This is not true – if something performs the best out of it’s competitors, it’s… the best.

I’m aware of how Parallels works, because I used it for a year. Then it corrupted my entire Windows VM and I switched to VMWare fusion, which is widely regarded in the virtualisation industry as the best tool for running Windows virtually under OS X. I have also previously had a boot camp installation, for around 6 months, and have set up several Windows-on-Mac solutions for friends previously.

So there’s my collected experience / expertise stated in the field of Windows on Mac – I’d be intrigued to hear why having tested all the major players is regarded as an ‘opinion’ rather than the factual result of extensive use at a high-end user level, which just so happens to be echoed by many other end users…

n00b. yeah, I said it!

xxporkxsodaxx's avatar

Well you need to take into consideration that you would have to use both of those other applications for a full year as you have with Parallels. It’s like saying well I had an iPhone for a month and then I dropped it and broke, so I decided to get a Blackberry yesterday and I’ve had absolutely no problems and is by far the best phone I’ve ever used.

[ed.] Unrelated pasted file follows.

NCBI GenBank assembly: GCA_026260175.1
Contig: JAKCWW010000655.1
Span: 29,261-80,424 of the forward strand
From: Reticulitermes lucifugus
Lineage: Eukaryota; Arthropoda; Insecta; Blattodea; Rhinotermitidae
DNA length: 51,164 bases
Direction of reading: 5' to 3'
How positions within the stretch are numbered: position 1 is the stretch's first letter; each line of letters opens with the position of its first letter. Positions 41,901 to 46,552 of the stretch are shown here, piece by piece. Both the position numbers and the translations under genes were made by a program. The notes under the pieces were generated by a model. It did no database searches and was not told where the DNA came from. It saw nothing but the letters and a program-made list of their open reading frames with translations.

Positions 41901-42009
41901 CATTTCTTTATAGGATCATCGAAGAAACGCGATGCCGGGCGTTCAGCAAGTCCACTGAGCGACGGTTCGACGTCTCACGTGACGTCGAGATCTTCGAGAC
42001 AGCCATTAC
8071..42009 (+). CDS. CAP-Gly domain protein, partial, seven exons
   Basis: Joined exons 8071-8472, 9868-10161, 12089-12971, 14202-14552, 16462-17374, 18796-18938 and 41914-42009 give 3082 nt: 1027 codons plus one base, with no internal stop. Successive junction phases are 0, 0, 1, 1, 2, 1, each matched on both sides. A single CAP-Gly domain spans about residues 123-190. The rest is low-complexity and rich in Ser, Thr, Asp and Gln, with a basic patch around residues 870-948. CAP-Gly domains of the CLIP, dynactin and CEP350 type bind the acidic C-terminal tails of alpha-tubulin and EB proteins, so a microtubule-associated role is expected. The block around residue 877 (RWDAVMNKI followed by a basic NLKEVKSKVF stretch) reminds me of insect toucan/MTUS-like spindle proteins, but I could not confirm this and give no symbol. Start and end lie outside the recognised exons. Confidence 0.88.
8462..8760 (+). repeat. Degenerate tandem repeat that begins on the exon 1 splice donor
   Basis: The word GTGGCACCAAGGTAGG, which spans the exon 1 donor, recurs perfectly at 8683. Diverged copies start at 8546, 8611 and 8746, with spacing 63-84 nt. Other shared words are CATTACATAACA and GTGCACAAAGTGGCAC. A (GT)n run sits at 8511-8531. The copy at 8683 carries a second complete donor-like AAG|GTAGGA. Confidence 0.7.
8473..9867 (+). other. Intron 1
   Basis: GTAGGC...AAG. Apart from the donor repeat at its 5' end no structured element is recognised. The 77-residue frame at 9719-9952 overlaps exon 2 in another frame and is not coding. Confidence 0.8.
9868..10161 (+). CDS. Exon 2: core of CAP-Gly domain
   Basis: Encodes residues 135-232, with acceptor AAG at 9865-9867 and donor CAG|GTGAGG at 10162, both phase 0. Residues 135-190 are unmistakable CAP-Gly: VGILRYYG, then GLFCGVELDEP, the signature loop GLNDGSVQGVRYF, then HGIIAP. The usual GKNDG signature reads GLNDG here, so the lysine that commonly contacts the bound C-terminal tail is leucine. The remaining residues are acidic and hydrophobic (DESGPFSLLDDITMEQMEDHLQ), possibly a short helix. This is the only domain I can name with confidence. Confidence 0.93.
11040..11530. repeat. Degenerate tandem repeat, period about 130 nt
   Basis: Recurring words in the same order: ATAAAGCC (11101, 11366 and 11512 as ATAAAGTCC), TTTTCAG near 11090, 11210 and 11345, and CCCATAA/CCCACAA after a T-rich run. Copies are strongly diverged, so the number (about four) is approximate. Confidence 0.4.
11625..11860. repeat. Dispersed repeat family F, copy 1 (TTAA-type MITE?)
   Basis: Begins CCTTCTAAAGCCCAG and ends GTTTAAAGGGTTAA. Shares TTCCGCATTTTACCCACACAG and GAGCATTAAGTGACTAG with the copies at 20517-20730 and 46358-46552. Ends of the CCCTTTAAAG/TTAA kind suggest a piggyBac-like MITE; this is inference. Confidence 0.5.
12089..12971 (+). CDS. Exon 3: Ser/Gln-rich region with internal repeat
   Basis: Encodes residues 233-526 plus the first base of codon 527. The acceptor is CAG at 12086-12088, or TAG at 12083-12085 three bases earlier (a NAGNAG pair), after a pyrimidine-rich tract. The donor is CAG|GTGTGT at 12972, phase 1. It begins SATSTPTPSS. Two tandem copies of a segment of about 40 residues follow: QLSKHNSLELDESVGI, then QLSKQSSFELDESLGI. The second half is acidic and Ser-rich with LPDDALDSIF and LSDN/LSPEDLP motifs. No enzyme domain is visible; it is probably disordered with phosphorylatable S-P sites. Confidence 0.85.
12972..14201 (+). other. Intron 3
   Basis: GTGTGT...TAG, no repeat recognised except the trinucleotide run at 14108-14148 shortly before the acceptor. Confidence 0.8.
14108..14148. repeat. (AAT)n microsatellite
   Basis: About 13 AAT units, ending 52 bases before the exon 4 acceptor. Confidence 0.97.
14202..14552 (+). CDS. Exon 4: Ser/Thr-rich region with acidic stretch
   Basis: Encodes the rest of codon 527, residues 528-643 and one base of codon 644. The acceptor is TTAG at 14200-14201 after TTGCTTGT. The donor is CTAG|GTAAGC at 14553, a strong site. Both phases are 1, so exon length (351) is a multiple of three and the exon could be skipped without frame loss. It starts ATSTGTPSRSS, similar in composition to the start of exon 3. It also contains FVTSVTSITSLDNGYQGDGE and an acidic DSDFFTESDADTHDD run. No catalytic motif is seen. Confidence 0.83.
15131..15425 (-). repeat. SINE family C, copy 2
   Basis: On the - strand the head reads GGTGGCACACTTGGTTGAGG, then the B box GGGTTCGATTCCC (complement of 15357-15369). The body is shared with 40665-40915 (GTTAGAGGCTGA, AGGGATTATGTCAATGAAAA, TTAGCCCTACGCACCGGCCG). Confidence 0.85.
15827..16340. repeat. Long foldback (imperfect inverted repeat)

Your being very ignorant, an opinion is only an opinion. In an easier way to describe it, what you think is the best can greatly differ than what I think is the best. I know a lot of people that say the iPhone sucks, but I have one and I think it is the best phone I’ve ever had.

benseven's avatar

That reply really gets my goat.

Firstly, you’ve greatly exaggerated the differences in period of use between my examples, and your example involving a month, and a day? 6 months is a long time. There are reviewers of these products who test them for less than a week and comment on their stability. The dfifference between using something for 6 months and a year is irrelevant, because the criteria here is that the chosen utility sufficiently emulates or runs Windows stably and quickly (incidentally, other criteria such as features like ‘Coherence’ or ‘Unity’ on the virtualisation tools can also provide comparison to decide on the best tool for the job).

The length of time used has no actual bearing on the performance of the software, provided the period of time is sufficient enough to have explored all aspects of the product and tested it running various tasks.